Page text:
Our modern feminists trumpet a proper maxim:
Women have worth.
Vigilant entrepreneurs and money-hungry Hallmarkers capitalize on our craving to be needed, valuable members of society. They prescribe little flip-calendars with happy mottos. And like a faithful Catholic daily fingering a beloved rosary, we repeat our little mantras. We post them on the fridge, write them on door mats, frame them in embossing: “I am lovable,” “I am valuable,” “The world needs me,” “I make a difference.”
But I submit that personal value is better understood through relationship. Last week I grumbled something to my little brother about the unfairness of being a girl. For years a certain 'Mr. John Smith' has been hassling one of my Dad’s daughters. And expecting him to arrive for a confrontation, Dad shooed all the females out of the house, and called in the reinforcements. So I left and my brother came. So did four other serious guys. When I returned that evening I found them still steaming over the confrontation. Mr. Smith was showing his hand, and it was just a few fries short of a happy meal. My Dad and his entourage weren’t going to let the nut near us girls. I sat down and listened to their animated replay of the encounter and their plans should Mr. Smith return. I felt very safe. Very loved. Very valued. No calendar involved.
The feminist world-view pumps the female mind with ideas of equality. “What a man can do, you can do. And you can probably do it better.” They assure us that we have the same worth as the men around us: if you can do it yourself, demand to. Carry your own books. Defend your own self. Open your own doors. You are a capable American woman. You are independent. Prove it.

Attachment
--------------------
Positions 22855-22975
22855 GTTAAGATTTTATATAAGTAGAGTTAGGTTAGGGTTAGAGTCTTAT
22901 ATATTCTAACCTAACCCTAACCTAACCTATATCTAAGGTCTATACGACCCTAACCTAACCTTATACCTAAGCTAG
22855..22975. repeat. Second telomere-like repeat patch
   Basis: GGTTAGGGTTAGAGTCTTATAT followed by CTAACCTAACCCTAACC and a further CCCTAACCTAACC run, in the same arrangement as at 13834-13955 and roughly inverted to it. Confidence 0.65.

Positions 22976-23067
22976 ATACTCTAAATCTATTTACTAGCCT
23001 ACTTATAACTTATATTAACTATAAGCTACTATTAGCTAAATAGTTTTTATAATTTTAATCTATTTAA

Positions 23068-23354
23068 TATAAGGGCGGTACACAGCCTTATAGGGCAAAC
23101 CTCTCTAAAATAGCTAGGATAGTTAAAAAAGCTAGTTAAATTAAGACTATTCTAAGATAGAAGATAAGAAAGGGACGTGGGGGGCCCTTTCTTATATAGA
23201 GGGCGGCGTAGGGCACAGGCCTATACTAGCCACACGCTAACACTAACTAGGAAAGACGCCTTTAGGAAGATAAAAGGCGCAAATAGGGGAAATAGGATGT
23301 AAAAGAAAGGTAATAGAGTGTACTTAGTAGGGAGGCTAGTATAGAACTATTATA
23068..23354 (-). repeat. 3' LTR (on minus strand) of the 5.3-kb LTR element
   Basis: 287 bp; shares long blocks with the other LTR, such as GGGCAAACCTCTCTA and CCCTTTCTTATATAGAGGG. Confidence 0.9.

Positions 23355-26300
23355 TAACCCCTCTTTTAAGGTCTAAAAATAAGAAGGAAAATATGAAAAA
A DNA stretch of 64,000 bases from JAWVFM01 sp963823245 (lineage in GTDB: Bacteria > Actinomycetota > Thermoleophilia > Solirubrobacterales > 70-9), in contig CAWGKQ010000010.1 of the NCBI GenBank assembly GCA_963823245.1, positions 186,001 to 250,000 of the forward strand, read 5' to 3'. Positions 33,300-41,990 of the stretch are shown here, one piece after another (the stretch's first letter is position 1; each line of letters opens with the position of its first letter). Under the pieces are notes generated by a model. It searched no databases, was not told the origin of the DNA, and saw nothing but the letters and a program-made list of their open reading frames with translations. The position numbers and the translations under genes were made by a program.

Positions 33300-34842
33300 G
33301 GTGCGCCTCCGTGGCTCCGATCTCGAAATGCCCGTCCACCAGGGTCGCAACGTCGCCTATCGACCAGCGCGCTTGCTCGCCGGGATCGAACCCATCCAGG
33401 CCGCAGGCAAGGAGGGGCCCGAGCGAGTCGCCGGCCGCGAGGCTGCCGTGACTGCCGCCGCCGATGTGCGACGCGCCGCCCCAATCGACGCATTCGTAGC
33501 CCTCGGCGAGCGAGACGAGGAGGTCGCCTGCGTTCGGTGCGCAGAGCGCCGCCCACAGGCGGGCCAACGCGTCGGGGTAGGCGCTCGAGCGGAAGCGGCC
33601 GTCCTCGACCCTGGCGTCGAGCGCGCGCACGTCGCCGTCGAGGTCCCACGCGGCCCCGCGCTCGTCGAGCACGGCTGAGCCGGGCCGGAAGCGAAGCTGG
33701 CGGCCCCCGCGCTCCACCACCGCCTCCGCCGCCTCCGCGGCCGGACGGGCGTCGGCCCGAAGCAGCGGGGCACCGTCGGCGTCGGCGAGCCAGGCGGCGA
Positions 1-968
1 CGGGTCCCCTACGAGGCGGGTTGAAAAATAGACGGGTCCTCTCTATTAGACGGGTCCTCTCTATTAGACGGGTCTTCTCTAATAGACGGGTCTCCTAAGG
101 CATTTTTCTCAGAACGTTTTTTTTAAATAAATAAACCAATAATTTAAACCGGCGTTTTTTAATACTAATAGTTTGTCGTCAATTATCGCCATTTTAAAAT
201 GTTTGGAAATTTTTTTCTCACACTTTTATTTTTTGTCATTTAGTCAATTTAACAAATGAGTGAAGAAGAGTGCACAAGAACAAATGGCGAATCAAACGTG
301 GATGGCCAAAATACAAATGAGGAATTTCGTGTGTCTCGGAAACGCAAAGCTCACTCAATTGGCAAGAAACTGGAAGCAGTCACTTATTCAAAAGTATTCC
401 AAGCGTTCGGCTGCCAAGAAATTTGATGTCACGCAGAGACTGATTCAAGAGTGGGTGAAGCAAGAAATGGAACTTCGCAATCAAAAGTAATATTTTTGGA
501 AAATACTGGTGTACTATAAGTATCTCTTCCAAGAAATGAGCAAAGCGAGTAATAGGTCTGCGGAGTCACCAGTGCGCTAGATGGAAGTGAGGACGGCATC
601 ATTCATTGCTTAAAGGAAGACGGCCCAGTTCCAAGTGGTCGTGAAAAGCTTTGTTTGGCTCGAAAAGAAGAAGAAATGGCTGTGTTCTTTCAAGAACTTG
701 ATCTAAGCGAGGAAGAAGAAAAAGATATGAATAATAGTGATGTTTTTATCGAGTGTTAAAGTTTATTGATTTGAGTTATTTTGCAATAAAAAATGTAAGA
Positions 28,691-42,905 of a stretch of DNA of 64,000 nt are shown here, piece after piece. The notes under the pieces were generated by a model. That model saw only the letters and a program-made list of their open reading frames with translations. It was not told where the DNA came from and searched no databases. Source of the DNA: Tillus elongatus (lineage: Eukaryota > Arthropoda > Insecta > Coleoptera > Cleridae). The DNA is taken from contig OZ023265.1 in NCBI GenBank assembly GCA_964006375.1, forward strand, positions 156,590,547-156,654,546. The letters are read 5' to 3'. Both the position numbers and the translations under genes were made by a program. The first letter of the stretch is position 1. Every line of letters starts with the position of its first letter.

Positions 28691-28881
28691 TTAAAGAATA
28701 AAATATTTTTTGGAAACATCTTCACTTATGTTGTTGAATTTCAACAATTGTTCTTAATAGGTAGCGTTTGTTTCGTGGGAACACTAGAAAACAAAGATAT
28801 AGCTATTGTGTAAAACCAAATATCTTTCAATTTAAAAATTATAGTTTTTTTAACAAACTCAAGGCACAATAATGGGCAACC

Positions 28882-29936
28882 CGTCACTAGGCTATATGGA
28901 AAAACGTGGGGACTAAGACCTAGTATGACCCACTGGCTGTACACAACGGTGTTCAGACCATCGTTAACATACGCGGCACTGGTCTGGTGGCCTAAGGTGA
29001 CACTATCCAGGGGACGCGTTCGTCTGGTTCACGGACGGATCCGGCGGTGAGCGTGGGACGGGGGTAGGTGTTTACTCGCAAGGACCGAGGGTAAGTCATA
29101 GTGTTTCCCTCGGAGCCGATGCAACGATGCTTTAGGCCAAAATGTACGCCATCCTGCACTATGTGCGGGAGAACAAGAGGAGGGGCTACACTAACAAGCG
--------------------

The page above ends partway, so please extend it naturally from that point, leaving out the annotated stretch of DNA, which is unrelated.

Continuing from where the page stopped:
Huh? When I shove the door open for myself, I make a statement about myself, maybe even to myself. When my brother holds it open, he‘s the one making the statement. Relationship. Clearly we’re both aware that I’m capable of the menial task. The president is too. Even the King of England knows how to open a door. It’s my brother’s little way of acknowledging honor and respect. He values me.
You can keep your flip calendar! I’d rather hear it from my brother than myself. I find him easier to believe anyway. And I don’t need to be independent. Last Saturday a group of guys made a strong statement that pounded past my ears and into my heart. It went beyond ‘You’re equal.’ I saw my Dad - any of my guys - ready to take one for me. Loud and clear they declared: ‘You’re worth more.’ ~ Naomi